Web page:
This brooding, beautiful detective drama follows copper Jimmy Perez as he investigates very sinister goings-on amid the craggy landscape of Shetland. With all its sweeping visuals and cinematic atmosphere, you might be forgiven for thinking the crime series was conceived and written directly for television. But you'd be wrong.
AN ACCIDENTAL ADAPTATION
We would never have had Jimmy Perez on screen at all if it wasn't for a TV producer called Elaine Collins walking into a second hand bookshop in North London. Here, she found one of the Shetland crime novels by Ann Cleeves. An award-winning author, Cleeves had written the first of her Shetland-based whodunits intending it to be a one-off rather than a series - her reasoning being that nobody would accept a succession of murder cases in quiet Shetland. But the book's incredible success persuaded her to come up with more stories about her hero Jimmy Perez, giving Shetland a body count comparable to a violent inner city (or Midsomer, in fact). On accidentally discovering the books, Elaine Collins knew they were ripe for the telly treatment and everything followed from there.
THE TWO JIMMYS
One big difference between the books and the TV series is the appearance of our lead character, the doggedly determined detective Jimmy Perez. As his name suggests, he's supposed to have Spanish ancestry, and in the novels he's described as olive-skinned and rather swarthy, with wild black hair and a kind of exotic "otherness" to him which makes him stand out among the locals of Shetland. The TV Jimmy is an altogether different sort of chap, played by the noticeably fair-haired and non-exotic-looking Douglas Henshall. Fans of the novels have been won over to this interpretation though, with Ann Cleeves herself saying "He doesn't look anything like my Jimmy, but Douglas is quiet, authoritative, and a little bit edgy."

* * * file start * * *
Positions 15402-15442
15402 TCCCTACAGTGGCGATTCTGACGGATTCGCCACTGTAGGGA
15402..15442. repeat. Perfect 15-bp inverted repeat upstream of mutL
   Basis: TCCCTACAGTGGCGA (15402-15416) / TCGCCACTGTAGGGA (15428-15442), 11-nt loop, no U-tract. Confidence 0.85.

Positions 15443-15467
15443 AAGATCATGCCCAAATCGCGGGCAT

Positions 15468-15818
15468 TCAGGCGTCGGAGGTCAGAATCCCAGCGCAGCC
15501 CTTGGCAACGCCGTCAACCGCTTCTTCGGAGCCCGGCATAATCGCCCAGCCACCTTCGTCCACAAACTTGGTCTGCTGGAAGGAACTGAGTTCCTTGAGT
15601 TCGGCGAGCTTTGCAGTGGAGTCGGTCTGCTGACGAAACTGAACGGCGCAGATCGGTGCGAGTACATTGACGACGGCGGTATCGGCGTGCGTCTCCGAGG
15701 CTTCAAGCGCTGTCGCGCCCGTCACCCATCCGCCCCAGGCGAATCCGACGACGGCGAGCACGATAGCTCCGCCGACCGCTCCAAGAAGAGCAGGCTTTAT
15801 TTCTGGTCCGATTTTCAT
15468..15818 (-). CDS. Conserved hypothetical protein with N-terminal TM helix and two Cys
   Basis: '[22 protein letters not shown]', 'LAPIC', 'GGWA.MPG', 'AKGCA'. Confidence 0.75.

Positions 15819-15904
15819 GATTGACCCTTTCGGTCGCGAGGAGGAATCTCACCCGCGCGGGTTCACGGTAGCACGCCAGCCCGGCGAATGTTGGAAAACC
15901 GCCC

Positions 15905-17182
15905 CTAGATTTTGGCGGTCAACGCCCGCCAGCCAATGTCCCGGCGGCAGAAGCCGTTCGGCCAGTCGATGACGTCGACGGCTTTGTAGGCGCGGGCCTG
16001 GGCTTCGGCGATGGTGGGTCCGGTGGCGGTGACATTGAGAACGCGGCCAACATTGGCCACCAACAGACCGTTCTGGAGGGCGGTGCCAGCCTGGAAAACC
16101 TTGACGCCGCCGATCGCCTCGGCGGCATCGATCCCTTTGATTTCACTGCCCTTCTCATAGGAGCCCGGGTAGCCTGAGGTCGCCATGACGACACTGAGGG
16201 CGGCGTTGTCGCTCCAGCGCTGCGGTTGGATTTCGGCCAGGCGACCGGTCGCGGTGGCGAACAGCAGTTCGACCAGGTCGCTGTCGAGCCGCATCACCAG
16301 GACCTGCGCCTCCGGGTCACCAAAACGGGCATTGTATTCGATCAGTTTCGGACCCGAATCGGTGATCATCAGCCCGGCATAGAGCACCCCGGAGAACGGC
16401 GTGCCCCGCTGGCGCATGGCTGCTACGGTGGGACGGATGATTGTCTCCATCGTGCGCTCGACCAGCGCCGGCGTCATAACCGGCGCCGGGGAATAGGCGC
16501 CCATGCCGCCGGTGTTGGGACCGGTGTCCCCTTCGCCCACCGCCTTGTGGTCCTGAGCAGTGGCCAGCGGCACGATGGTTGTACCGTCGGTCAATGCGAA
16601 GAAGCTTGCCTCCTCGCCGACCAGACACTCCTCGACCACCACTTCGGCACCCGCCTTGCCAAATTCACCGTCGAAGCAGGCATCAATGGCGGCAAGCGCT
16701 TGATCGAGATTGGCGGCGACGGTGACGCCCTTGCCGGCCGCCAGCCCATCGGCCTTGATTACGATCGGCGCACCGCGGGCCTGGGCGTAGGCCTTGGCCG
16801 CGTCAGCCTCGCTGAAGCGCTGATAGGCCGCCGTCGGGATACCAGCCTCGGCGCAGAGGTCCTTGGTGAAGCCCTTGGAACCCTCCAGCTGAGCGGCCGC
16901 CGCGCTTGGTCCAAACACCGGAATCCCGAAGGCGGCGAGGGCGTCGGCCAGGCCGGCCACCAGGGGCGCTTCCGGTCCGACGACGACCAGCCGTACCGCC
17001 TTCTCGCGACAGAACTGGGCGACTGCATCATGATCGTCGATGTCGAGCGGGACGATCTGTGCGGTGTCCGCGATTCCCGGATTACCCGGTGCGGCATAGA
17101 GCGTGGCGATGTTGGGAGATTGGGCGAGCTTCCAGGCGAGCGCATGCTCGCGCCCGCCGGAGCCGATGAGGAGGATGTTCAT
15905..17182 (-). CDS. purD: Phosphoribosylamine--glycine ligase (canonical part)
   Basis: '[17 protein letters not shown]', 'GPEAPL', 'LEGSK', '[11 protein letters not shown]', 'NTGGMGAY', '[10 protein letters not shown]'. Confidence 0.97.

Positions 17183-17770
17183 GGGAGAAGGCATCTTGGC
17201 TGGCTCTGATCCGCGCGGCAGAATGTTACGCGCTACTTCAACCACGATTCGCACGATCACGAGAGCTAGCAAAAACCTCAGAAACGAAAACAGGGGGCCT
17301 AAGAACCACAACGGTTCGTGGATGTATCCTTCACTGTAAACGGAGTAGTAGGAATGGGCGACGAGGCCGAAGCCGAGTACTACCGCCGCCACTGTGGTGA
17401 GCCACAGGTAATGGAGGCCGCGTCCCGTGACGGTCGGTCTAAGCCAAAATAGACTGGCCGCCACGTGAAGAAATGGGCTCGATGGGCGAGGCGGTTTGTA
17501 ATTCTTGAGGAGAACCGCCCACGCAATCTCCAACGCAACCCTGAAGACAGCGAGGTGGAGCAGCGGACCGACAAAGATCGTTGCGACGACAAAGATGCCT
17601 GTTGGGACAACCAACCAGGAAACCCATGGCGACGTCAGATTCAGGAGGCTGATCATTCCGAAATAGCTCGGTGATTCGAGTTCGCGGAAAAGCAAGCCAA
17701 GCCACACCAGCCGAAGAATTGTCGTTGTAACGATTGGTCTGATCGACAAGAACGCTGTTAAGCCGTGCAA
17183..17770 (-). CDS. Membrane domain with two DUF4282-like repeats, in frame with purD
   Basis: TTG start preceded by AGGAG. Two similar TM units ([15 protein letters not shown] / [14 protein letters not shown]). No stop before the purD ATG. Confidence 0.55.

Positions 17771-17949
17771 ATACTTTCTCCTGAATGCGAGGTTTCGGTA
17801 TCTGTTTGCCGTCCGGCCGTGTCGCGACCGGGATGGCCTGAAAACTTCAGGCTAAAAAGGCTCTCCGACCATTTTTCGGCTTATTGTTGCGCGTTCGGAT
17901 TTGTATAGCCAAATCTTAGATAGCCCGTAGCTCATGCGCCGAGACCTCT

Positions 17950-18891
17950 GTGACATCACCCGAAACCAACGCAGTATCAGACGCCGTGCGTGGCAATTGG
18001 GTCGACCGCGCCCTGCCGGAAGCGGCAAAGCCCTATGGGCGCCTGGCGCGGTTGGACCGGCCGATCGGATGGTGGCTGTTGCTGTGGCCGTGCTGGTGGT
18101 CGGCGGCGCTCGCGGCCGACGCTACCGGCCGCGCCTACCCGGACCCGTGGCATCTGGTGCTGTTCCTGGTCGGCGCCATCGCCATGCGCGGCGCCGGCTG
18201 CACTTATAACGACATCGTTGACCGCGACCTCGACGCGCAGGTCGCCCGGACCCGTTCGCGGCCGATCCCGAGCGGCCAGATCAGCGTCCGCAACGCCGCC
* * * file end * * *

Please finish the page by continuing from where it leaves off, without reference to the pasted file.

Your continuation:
A SPLENDID SIDEKICK
One of the best things about Shetland is the mentor-protégé interaction between Jimmy Perez and his fellow cop, Alison "Tosh" MacIntosh. She's the perfect plucky foil to the older and more weather-beaten Perez, and the whole show would feel a little empty without her. This is why it may come as a surprise to viewers to learn that the character of Tosh doesn't actually exist in Cleeves' original Shetland novels. Tosh was, in fact, created for the TV series, which sounds like quite a liberty. But fortunately, Cleeves was absolutely fine with that, and has in fact gushed about the effectiveness of Tosh, saying in one interview that she wished she'd written the character first.
THE SPIRIT OF THE BOOKS
Like all great adaptations, the Shetland TV series is bold enough to go its own way with the source material, rather than stick pedantically to every aspect of the originals. Ann Cleeves has said that the telly version isn't faithful to the intricacies of her plots and characters, but IS very faithful to the spirit of her stories, and to the special atmosphere she puts into words so beautifully.
Take just one example of Cleeves' evocative writing: "In Shetland, when there was no wind it was shocking. People strained their ears and wondered what was missing." This haunting quality of the novels is exactly captured in the way the TV series is filmed, making it a true adaptation in the most meaningful and important sense. And if you're a fan of the books, one of the incidental pleasures of the show is detecting the traces of Cleeves' original story arcs and seeing how they've been cleverly tweaked for the small screen.